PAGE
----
The Falkland Islands (also known as Islas Malvinas) are a mountainous archipelago east of the southern border between Chile and Argentina. The islands are culturally and ecologically unique; while they are largely used for pasturing sheep, they also support a combination of species found on land in Patagonia (southern Chile) and in Antarctic waters. Now, a recent study indicates that seabird guano may be the reason why the Falkland Islands’ are covered in the iconic tussac grasses that these animals graze upon.

According to this study, the seabirds arrived to the islands approximately 5,000 years ago when the climate in the region was cooler and the birds’ preferred food was more abundant. After the birds settled on the islands, their nitrogen-ladden poop was deposited in the nutrient-depleted soils. This allowed the tussac grasses to prosper – even growing up to 1o feet tall in some cases – and increased wildfire incidents.

“Our study is unique because it documents a direct linkage across ocean and land ecosystems between top predators of the oceans –the seabirds– and island plant communities,” says Dr. Dulcinea Groff, the lead author of this study.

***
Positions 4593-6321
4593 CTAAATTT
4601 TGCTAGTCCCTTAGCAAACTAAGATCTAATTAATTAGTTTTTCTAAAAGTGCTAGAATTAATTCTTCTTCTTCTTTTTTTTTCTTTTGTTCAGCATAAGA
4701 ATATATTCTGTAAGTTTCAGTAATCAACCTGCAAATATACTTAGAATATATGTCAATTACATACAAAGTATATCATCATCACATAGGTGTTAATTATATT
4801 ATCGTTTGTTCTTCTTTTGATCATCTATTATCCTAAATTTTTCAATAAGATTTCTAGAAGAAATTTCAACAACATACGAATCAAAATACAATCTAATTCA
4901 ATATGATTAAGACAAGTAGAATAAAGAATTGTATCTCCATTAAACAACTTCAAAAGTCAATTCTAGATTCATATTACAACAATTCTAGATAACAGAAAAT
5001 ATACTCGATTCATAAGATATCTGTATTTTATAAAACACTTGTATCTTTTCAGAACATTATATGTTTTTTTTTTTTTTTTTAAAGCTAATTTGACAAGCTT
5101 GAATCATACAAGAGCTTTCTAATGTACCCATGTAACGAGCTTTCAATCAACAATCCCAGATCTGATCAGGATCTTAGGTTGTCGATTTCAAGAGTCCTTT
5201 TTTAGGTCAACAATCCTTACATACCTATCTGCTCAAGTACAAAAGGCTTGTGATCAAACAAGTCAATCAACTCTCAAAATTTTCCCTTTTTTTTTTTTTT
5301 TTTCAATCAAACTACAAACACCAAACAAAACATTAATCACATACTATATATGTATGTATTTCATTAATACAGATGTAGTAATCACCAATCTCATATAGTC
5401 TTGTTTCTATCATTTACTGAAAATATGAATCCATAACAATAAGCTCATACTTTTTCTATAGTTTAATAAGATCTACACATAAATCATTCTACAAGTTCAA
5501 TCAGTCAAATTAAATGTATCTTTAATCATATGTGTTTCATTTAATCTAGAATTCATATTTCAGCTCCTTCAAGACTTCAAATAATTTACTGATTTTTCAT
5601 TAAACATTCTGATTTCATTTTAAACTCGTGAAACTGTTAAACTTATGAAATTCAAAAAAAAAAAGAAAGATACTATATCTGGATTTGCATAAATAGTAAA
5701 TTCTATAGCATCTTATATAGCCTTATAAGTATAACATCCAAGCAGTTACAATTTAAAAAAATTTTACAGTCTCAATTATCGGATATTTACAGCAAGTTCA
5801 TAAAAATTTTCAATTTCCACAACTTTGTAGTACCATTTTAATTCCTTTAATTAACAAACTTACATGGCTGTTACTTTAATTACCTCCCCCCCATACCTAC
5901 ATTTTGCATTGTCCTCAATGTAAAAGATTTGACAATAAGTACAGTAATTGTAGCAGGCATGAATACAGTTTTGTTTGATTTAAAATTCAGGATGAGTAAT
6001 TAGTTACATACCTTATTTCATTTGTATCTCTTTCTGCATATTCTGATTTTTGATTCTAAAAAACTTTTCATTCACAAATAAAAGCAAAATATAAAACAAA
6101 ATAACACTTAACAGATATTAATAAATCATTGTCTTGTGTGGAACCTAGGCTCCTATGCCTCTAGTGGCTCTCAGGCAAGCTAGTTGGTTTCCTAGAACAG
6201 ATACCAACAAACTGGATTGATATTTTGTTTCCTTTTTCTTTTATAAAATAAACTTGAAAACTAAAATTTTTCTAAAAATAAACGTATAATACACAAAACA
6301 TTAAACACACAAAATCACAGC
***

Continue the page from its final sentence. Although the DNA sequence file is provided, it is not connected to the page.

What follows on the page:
To determine the effect of the seabirds on the grasslands, a team from the University of Maine analyzed a 14,000-year-old peat records. Peat consists of damp sediments that are partially made up of decomposed vegetation. The researchers specifically analyzed undecomposed tussac samples preserved in the peat, which indicated that grass pollen climbed sharply within 200 years of the birds’ arrival. However, it is still unknown what caused the climate shift that motivated the birds to come to the Falkland Islands in the first place.

Today, these tussac grasslands are threatened by nearly 400 years of pasturing. And, as the South Atlantic Ocean rapidly warms, there is concern about whether the Falkland Islands will continue to be a suitable habitat for the seabirds — especially because it is unclear where they originated from when the climate abruptly cooled.

According to Groff, “our work emphasizes just how important the nutrients in seabird poop are for the ongoing efforts to restore and conserve their grassland habitats. It also raises the question about where seabirds will go as the climate continues to warm.”